I didn’t like my response to this tweet the other day — it was sarcastic and defensive and lacking in respect for Erin, the other conversants, and the actual topic they were discussing.
I wanted to reflect on why I reacted that way, and what a more nuanced thought-out response would be.
I’ve been a cataloger (professionally) for about a year. Before that the only cataloging I did was in a classroom setting. I need to remember that I’m coming from a place of still being wet around the ears and rah-rah-rah excited (in a naive pollyannish way) about my profession, peers, and work. Others who have years of experience under their belts probably know a lot more about what ‘it’s like’ than I do.
Another thing I need to stay cognizant of is that I’ve missed a lot. Sure, library school’s cat ‘n’ class courses do a bit of the history of how and why we got to where are today, but there’s only so much time for that. We didn’t cover (and I’d argue can’t adequately explain) the sheer amount of print and digital ink spilled over the current rules. When I learned the MARC standard, there wasn’t a lot of room to mention the history of every field and subfield, discuss the changes, and why things were changed.
It’s something I get very aware of when I ask about a ‘wrong’ cataloging entry on twitter and someone responds that it was correct at a time. What may strike many as needless rules lawyering and arbitrary changes from AACR2 to RDA strikes me as the normal way of doing things because I only learned RDA. Again, this is not to cast aspersions on my lib-school. They did a great job trying to teach us the current cataloging standards and still impart the terminology and rules of yore so that we could be aware of them. I know about the rule of three, and various abbreviations used in AACR2 — but it’s always been in the context of ‘we don’t do it this way anymore’.
So really the two points I want to remind myself of are the same point. Listen to other catalogers when they talk about the work, because there is history and legacy that you don’t know about, and could value from knowing more about.
The second half, are catalogers pedantic? [for the record, Erin was not quoting her own writing, the quote was from somewhere else and she was responding to it in her writing so please don’t read this as a rebuke directed at her]
When I hear that, it sounds like a criticism — the implication being that catalogers are too focused on the rules qua rules and not enough on serving the users. That’s why it gets my hackles up — because I try to think a lot about the user.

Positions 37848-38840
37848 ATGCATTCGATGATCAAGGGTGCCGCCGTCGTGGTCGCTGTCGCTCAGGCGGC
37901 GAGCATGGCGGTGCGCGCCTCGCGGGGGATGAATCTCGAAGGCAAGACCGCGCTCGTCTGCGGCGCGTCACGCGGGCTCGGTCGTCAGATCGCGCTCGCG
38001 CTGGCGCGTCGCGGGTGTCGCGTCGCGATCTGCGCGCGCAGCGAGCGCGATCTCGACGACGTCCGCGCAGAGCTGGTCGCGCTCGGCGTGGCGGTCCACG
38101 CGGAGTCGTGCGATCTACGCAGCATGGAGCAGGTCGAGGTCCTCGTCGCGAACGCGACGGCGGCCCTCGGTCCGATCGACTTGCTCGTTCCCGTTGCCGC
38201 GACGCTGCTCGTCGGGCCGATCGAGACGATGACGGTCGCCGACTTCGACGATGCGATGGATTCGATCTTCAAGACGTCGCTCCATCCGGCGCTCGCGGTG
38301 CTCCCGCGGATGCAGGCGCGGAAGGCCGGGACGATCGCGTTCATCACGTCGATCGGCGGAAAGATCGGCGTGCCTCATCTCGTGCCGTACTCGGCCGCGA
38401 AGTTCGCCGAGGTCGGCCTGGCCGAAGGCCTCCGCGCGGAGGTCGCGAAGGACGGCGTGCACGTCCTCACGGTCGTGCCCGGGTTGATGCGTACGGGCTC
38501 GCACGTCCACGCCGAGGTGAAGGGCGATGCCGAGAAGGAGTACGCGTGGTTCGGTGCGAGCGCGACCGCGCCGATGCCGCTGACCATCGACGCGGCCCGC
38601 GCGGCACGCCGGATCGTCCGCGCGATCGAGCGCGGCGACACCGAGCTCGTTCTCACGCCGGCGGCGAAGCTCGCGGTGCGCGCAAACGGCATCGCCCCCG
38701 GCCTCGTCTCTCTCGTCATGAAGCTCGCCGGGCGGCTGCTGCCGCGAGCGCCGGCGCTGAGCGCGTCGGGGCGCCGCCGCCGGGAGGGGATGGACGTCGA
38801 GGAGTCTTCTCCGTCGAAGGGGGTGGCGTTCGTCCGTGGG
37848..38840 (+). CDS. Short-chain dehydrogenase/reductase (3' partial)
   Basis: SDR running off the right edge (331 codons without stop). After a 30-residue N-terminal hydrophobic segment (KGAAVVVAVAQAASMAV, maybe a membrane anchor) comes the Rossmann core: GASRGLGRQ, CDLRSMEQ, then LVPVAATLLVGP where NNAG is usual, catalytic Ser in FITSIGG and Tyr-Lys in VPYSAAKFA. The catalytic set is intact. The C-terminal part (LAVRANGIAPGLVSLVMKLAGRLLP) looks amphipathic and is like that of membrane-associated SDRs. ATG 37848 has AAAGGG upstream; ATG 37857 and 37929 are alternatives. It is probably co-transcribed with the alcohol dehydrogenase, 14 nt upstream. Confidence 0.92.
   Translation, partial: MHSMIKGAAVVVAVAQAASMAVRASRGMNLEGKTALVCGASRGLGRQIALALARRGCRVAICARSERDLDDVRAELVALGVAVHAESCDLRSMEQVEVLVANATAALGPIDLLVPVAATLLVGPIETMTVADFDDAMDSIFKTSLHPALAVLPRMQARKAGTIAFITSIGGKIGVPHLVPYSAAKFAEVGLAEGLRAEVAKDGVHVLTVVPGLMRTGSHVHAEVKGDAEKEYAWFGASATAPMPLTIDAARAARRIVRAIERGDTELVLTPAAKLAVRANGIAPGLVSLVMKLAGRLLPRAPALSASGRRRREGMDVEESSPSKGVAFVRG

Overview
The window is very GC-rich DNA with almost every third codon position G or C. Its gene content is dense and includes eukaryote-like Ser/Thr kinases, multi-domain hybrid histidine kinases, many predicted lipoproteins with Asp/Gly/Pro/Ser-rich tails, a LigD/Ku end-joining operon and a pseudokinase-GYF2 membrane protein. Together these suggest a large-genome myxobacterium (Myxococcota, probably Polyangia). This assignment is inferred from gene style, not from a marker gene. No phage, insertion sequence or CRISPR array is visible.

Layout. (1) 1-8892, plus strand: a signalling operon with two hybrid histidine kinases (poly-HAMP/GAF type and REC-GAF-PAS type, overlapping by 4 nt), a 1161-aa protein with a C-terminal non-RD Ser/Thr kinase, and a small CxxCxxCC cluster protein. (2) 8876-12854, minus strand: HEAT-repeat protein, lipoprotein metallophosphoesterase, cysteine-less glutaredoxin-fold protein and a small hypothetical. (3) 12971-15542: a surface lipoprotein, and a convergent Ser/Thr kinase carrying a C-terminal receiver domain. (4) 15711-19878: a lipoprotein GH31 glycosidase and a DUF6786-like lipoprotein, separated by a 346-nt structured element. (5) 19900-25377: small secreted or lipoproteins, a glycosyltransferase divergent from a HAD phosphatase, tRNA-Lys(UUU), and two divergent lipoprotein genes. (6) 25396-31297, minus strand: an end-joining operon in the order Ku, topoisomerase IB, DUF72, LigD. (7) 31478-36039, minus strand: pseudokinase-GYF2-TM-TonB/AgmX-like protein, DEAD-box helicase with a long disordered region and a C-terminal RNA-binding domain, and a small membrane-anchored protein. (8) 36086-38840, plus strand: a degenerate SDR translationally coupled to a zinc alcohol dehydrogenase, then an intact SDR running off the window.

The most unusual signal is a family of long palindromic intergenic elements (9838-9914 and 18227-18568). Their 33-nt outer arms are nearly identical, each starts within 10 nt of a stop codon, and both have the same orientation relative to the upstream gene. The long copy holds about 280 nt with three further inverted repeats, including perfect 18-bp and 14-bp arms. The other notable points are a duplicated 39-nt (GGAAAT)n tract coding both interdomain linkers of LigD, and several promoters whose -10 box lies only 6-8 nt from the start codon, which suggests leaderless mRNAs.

- “Might someone search under this portion of the title? Toss it in a 246 1 3”
- “A patron may want a summary of this resource and its table of contents — go fetch those and add them (or type them in yourself)”
- “People sometimes like to know where a movie was filmed, do the leg work to code a proper 033/518”
All that we do should be for the user — I can’t imagine a more terrifying twilight zone episode than a room full of catalogers discussing bibliographic description and subject analysis only for the camera to pull back and reveal that the world has ended and everyone’s dead.
Perhaps that is the image some have of us. And as I said above — I can’t truly understand the amount of frustration many have felt at cataloging debates and arguments that have gone round and round in the past (and probably continue in the present) but that isn’t what I aspire to, and it isn’t what our profession should aspire to.
I’m not trying to act wide-eyed innocent however, I ‘get’ it. We catalogers probably didn’t fall into this line of work because we aren’t persnickety, detail oriented, rules followers. I am no exception:
Yet it absolutely makes sense to use –Film adaptations under an author’s name for a DVD of their work, and I can easily imagine a user clicking “Grisham, John — Film adaptations” expecting to find all the DVDs in the library which are adaptations of his work, regardless of boxed-sets or singletons.
So then why argue against it Netanel? If you claim to serve the user, why is this your pet peeve? Because we’re not consistent. If some catalogers are using –Film adaptations that way (technically incorrectly) and others aren’t, then how are we helping our users find film adaptations if they can’t know to depend on that heading to point them in the right direction? Its absence may indicate to them the lack of film adaptations in the library’s catalog, even though the library may hold those adaptations.
I guess what I’m trying to say is, what may seem like pointless pedantry may still serve the user. I think consistency from catalog to catalog in both description and access is valuable for users. The only way (I can see) to achieve consistency is through the creation and following of rules.
But that also means revisiting those rules! We should never end up cutting off the sides of the roast just because Bubbe used to do it that way. We need to be always evaluating (and re-evaluating) what purpose our rules have and keep the end point (helping the user meet their information needs) in mind.
The other piece I want to point out is data-conformity. Here I mean the machine part. Increasingly, the work catalogers do is processed and parsed by machines who are even more pedantic than catalogers can be. Misplace a semicolon and just see how your php does! (If this is an incorrect joke, please replace it in your mind with one that makes more sense). It may seem weird to structure a date range like this “[1951,1952]” but if the machine receiving the data is looking for dates in edtf it has to be that way.
Fellow cats, let’s talk about our rules, let’s talk about what they’re for, let’s talk about who they’re for, and let’s keep what’s good. Let go of the rest.